Large and small sovereign wealth and pension funds are undertaking similar narratives. This includes the outsized US$1 trillion Government Pension Fund of Norway and the small but significant US$30 billion New Zealand Superannuation Fund as well as CalPERS, CalSTRS, New York State Common Retirement Fund and their pension fund counterparts in the Netherlands and Sweden. All are recognized for their specific advocacy.
Many steer their investments in line with United Nations Sustainable Development Goals (SDGs), which are at the core of an ambitious UN framework and embrace economic development on behalf of both profit and sustainability. With nearly 2,000 signatories, UN-backed Principles for Responsible Investment also are factors driving this twist on investment strategy.
But while significant, the sustainability revolution is still primarily a phenomenon in developed markets. The US Forum for Sustainable and Responsible Investment (US SIF) in Washington DC, reports that there are nearly US$9 trillion in US-domiciled assets under management invested in socially responsible investments (SRI). These $8.72 trillion in assets include investments by 477 institutional investors, 300 money managers and 1,043 community investing financial institutions.
Sustainable investing in Asia’s emerging markets, on the other hand, is well below that in Australia as well as Europe and North America. By definition, these markets are idiosyncratic, so comparisons can be difficult. But they all start from a lower base and frequently have gaps in available resources for tackling what can be a daunting ESG undertaking in the context of poor regulatory coordination and enforcement.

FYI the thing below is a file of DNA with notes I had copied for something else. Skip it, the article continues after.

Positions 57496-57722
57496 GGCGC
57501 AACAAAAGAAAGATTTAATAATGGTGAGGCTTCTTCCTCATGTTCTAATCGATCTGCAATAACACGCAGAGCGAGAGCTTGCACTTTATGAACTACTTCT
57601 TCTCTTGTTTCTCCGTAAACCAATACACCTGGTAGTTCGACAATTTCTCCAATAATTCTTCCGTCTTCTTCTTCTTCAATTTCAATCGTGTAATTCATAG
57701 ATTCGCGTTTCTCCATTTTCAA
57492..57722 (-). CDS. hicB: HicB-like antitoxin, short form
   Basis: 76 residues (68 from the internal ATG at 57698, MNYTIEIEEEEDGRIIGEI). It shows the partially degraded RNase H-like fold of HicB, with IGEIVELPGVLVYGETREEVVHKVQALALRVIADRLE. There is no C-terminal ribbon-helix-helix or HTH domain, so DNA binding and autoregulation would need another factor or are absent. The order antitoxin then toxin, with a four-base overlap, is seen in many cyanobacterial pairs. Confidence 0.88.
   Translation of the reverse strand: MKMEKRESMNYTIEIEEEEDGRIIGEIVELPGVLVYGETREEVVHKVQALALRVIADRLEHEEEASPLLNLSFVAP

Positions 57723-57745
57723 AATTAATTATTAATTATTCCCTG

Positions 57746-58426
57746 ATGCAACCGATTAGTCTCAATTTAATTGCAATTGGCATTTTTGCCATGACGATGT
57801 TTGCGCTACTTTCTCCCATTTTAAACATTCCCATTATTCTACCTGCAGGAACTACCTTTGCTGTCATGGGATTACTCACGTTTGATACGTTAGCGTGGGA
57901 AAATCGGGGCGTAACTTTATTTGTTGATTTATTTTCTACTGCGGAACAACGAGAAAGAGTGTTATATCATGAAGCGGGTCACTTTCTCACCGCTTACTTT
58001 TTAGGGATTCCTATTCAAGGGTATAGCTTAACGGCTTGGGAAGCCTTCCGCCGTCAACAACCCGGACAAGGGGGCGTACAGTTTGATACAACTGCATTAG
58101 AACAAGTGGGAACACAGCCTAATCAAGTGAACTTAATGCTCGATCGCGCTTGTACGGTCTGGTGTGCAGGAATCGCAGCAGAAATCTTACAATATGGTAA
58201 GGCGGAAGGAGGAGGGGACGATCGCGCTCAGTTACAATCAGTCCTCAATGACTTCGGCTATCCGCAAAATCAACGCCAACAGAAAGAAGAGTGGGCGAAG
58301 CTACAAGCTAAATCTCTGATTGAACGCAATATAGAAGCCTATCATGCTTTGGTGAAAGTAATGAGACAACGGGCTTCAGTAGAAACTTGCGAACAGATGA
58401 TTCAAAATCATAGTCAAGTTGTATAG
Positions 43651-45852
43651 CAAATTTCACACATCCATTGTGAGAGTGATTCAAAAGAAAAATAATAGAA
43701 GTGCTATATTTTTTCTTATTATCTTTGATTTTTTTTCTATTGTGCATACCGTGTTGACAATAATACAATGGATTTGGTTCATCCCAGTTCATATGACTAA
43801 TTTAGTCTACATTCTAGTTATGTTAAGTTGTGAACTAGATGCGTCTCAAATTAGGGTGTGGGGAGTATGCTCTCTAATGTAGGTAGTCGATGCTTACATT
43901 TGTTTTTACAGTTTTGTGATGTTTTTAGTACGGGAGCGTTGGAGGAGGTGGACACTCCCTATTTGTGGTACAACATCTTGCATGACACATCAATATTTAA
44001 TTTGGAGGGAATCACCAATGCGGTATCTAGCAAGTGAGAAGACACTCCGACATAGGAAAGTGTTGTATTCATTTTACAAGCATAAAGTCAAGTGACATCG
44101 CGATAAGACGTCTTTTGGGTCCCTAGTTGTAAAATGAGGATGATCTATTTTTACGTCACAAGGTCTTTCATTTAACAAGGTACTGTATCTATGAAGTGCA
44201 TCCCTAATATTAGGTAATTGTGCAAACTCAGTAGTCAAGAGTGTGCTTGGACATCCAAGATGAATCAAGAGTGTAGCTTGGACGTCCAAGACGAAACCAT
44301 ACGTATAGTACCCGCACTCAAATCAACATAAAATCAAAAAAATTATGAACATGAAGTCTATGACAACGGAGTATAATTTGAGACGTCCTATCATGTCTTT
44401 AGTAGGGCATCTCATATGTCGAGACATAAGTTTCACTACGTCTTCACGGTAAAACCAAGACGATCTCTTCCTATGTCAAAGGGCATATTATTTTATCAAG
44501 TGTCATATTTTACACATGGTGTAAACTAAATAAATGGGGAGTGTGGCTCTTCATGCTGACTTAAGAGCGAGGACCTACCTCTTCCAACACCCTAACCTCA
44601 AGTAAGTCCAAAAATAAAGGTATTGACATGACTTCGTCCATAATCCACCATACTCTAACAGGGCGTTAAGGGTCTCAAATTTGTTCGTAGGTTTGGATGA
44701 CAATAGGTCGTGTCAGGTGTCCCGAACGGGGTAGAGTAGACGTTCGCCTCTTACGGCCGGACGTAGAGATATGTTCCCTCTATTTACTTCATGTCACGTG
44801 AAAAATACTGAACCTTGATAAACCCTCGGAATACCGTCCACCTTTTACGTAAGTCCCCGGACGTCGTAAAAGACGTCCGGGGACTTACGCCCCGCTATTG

The CFA Institute, a global association of investing professionals, pegs Asia’s current ESG assets under management at $500 billion-- or 2.2 percent of the estimated $23 trillion in ESG assets that are managed globally. Their recent report also calls attention to the fact that Japan has the lion’s share of these Asia-deployed ESG assets.
In China, the world’s largest emerging market, sustainable initiatives are government-led. Beijing has adopted and is executing on tough environmental protection regulations while also increasing mandatory energy efficiency targets in anticipation that these initiatives will drive green investment to grow the economy. The China-Hong Kong Connect, for example, has a direct channel for foreign investment into Chinese green bonds.
In India, the world’s second largest population center and an outsized polluter like China, the Modi government has committed to reducing its carbon footprint via redirecting 40 percent of its electricity capacity away from fossil fuels by 2030. Meanwhile, private sector sustainable investment is at a niche stage and growing due to the interest of progressive India-based asset managers who embrace responsible investment as a tract for returns over the longer term.
A key to success will be the persistence of advocates in emerging markets in driving home the sustainability message as a value-add proposition for investors. It’s increasingly a difficult sell in the face of the intertwining pressures from global and economic volatility, particularly for the high growth markets in the Asia Pacific.
Ultimately, it will fall to both investors who are focused on long-term investment fueling economic growth and the political will of governments to hold the course on policy. As Mr. Abe noted in his newspaper column, the time for action is now. “And swiftly.”